The sun is not just essential but has a very critical and powerful role in our biosphere. If there were no sun, there would be no life, either plant or animal. Life on Earth depends on both direct and indirect sunlight to survive. We are indebted to the sun for every minute of life from one day to the next. How often do we even think of that? And, yet, the sun is a long way away, all of 93 million miles, so they tell us. It must be very powerful to give us heat and the right kinds of rays from that far away to keep us healthy both physically and emotionally. Scientists tell us that the sun is so powerful that if one part of it, the size of a pinhead, were placed within 100 miles of one of us it would kill us. I prefer that the sun keep its distance.
The sun, as a matter of fact, can keep its distance in both being not too close and, yes, not too far away either. Now plants, to some degree, control the effect of the warmth and light they get from the sun by turning, like sunflowers, to the sun, folding their leaves, closing pores and so on. Humans and animals can seek shade, get out in the sun and benefit from automatic physical controls.
However, none of these would be of much help if Earth were to vary by one very small fraction in its distance from the sun. If the sun were slightly farther away we would freeze to death and if it was a fraction closer we would roast to death. It is of considerable benefit, to us and all life, that the orbits of the sun, Earth and other planets stay precisely in the same path.
Much is written about the sun and how much it means to mankind and also to all forms of life. “Truly the light is sweet, And it is pleasant for the eyes to behold the sun.” (Ecclesiastes 11:7, New King James Version) Many plants are phototropic, turning to the light and to the sun. In evening, some species face the setting sun but turn, the following morning, to face its warming and life-giving rays. The sunrays warm up plants and provide essential rays that enable plants’ life processes to go on from spring’s leaf emergence to autumn’s leaf falling. Billions of leaves, “solar panels”, spread their blades in the spring to become food factories for the plant, hence providing firsthand nutrition for herbivores and to those of us who choose to be first-order consumers. How many leaves does a tree have ?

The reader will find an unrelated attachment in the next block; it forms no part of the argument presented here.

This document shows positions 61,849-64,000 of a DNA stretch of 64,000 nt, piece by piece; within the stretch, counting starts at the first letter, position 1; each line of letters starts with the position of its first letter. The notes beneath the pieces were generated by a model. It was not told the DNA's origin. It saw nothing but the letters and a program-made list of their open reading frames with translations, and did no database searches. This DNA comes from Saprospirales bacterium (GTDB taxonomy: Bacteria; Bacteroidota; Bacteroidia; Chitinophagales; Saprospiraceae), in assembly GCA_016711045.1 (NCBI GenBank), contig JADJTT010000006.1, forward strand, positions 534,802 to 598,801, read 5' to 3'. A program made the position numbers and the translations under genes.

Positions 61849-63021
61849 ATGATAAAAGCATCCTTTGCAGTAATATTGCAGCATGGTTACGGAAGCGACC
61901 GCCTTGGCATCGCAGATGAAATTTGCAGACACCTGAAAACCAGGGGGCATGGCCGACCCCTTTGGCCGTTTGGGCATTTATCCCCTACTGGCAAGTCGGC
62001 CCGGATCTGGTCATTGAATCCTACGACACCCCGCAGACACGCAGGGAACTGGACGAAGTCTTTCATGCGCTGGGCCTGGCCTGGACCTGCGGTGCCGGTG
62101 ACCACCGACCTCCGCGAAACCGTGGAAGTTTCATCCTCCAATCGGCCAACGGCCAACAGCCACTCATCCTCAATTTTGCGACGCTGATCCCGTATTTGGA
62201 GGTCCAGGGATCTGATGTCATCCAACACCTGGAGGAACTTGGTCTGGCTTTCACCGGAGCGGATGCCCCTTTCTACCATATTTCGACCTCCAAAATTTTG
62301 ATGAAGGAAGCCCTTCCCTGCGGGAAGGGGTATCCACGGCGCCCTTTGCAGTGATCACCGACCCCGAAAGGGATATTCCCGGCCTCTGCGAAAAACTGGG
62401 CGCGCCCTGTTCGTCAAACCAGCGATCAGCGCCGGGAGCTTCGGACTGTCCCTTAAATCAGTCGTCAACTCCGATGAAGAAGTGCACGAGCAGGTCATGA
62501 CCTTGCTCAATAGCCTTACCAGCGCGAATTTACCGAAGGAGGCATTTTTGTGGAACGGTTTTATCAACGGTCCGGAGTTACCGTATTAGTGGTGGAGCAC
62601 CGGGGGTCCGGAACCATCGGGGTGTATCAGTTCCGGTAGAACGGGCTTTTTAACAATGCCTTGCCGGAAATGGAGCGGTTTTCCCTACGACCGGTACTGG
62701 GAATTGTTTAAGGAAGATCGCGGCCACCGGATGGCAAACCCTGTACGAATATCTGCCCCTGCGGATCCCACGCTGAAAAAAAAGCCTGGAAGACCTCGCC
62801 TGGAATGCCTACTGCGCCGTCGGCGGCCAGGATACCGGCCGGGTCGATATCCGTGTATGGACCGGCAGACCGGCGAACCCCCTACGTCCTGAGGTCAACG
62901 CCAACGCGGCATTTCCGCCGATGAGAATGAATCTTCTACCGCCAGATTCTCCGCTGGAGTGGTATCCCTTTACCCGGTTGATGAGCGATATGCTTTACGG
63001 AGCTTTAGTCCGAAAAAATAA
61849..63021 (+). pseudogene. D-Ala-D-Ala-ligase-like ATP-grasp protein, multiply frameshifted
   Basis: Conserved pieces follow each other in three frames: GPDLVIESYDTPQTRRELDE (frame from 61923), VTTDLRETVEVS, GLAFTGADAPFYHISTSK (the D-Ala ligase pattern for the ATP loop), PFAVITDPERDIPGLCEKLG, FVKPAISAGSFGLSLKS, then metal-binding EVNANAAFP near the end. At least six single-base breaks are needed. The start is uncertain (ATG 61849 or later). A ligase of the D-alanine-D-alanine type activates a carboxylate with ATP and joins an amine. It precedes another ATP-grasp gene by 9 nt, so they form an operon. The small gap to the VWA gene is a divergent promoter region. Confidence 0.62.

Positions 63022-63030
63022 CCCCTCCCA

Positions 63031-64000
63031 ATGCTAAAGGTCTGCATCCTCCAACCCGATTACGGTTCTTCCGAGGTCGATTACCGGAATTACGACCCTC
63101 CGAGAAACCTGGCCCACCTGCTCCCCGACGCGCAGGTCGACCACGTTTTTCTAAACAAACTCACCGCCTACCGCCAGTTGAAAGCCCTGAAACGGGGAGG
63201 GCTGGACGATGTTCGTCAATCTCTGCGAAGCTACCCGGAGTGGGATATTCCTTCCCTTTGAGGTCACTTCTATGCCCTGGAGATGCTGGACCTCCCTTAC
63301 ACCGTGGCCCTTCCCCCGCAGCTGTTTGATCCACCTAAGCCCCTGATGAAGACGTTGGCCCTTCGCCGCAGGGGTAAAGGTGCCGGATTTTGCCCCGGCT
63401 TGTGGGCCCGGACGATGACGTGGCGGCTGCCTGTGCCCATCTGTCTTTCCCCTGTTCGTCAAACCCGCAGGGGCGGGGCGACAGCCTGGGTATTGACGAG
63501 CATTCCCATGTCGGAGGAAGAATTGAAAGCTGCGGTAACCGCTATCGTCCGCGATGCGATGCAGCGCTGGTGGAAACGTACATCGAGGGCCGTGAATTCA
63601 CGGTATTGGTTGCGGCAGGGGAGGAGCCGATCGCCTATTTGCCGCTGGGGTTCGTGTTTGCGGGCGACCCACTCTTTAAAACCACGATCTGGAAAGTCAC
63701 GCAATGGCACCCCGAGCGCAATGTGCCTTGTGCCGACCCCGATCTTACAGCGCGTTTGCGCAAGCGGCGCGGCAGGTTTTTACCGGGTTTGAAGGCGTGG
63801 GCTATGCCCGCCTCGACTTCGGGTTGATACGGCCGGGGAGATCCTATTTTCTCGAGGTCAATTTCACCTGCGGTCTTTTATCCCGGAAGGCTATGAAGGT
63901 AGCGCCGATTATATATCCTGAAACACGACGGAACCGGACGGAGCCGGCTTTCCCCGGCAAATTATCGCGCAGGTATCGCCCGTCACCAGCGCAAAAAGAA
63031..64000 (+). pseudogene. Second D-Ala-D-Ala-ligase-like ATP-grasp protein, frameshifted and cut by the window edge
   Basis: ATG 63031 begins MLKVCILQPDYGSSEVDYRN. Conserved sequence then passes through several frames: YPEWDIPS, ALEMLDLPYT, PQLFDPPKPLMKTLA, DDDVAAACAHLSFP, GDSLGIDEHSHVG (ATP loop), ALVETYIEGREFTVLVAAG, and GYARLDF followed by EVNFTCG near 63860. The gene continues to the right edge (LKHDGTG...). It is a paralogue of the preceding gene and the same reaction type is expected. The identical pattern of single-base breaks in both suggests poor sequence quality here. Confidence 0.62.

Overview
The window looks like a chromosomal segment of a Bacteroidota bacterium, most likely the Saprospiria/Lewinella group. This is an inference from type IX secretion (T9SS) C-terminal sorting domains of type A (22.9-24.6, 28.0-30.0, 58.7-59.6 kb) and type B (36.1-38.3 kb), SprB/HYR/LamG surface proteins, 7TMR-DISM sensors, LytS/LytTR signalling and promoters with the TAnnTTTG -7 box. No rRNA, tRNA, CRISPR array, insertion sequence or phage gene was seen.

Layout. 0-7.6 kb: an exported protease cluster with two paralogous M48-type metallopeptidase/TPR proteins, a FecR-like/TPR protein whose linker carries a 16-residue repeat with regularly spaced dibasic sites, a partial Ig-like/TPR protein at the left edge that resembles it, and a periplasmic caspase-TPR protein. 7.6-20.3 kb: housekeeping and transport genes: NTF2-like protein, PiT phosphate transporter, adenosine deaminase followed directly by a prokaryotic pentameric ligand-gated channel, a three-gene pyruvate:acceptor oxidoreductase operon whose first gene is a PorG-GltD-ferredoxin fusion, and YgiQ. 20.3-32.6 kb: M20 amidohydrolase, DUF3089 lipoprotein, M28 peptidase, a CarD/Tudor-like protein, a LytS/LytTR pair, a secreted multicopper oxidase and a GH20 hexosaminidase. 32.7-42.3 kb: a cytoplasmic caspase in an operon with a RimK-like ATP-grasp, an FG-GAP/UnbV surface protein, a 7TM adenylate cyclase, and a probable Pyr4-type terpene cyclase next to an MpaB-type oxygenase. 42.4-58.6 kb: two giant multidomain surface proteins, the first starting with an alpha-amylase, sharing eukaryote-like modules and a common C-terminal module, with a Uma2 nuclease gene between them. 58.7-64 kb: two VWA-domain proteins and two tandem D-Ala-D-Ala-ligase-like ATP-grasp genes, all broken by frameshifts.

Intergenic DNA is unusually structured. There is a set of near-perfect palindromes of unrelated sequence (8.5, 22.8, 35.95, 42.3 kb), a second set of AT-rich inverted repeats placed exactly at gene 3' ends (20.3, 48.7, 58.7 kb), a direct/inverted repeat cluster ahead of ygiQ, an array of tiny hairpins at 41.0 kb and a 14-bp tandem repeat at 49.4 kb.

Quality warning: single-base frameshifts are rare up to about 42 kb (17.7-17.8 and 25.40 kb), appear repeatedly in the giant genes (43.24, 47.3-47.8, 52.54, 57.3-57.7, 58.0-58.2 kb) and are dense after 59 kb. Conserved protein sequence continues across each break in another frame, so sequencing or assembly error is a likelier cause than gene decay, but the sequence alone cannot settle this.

A very large tree might have 250,000 leaves. Now, spreading them on the ground one layer deep (if that were possible) they would cover just under 14,000 square feet if each leaf had eight square inches of surface. That is a very large solar panel array. (Six electrical energy solar panels might cover 90 square feet.) That is for a broad-leaved tree. A coniferous tree has leaves too. We say they have needles but actually coniferous trees in this area are needle-leaved trees. (Spruce leaves feel like needles.) Needle leaves are very efficient solar panels. Individually, they have a very small area but collectively they more than totally shade the ground. As much as leaves are solar panels, flowers are solar collectors and sun catchers.
One very striking flower sun catcher is the Ozark sun drop. Its bright yellow evening primrose blooms may reach as many as six inches in diameter, a truly magnificent yellow saucer shape that can cheer any heart, especially in the afternoon and evening, hence the name evening primrose. Sun catchers come in many different shapes, sizes and colors and designs to suit the need. I think of alpine lanterns (Selene uralensis) found at high elevations in our Purcell Mountains. The major portion of the bloom is a bladder, a large round compartment, functioning like a miniature greenhouse or solarium housing the reproductive parts of the flower. The walls of this little greenhouse are opaque, but the sun’s warmth still gets through. This little greenhouse shelters the developing seeds from excessive cold and drying winds.
A very small flower sun catcher is the scarlet pimpernel, a half-inch brick red five-petalled flower. It is phototropic, closing when shaded by clouds. Because of that, it has also been called poor man’s weather glass. A few plant names reflect the connection they have with the sun and its energy — sunflower, sundew and suncress. Many others are sunlight yellow.
Plants feed the body. “Flowers feed the soul,” said Mohammed.
Ed McMackin is a biologist by profession but a naturalist and hiker by nature. He can be reached at 250-866-5747.